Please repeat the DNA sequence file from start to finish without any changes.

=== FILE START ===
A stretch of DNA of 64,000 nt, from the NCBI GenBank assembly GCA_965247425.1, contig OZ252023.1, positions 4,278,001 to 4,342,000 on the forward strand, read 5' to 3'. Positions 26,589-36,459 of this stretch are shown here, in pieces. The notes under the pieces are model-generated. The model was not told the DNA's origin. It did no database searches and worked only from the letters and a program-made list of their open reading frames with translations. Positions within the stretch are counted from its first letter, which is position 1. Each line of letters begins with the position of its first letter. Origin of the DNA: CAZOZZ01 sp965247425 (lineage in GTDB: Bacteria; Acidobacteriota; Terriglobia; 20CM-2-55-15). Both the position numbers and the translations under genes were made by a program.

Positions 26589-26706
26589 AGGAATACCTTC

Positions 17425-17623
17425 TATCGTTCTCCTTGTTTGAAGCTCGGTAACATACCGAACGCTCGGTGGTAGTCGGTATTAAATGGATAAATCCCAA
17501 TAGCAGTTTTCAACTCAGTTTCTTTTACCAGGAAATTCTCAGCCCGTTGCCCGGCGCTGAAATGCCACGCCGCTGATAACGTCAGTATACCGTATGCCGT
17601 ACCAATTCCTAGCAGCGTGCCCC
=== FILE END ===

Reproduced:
A stretch of DNA of 64,000 nt, from the NCBI GenBank assembly GCA_965247425.1, contig OZ252023.1, positions 4,278,001 to 4,342,000 on the forward strand, read 5' to 3'. Positions 26,589-36,459 of this stretch are shown here, in pieces. The notes under the pieces are model-generated. The model was not told the DNA's origin. It did no database searches and worked only from the letters and a program-made list of their open reading frames with translations. Positions within the stretch are counted from its first letter, which is position 1. Each line of letters begins with the position of its first letter. Origin of the DNA: CAZOZZ01 sp965247425 (lineage in GTDB: Bacteria; Acidobacteriota; Terriglobia; 20CM-2-55-15). Both the position numbers and the translations under genes were made by a program.

Positions 26589-26706
26589 AGGAATACCTTC

Positions 17425-17623
17425 TATCGTTCTCCTTGTTTGAAGCTCGGTAACATACCGAACGCTCGGTGGTAGTCGGTATTAAATGGATAAATCCCAA
17501 TAGCAGTTTTCAACTCAGTTTCTTTTACCAGGAAATTCTCAGCCCGTTGCCCGGCGCTGAAATGCCACGCCGCTGATAACGTCAGTATACCGTATGCCGT
17601 ACCAATTCCTAGCAGCGTGCCCC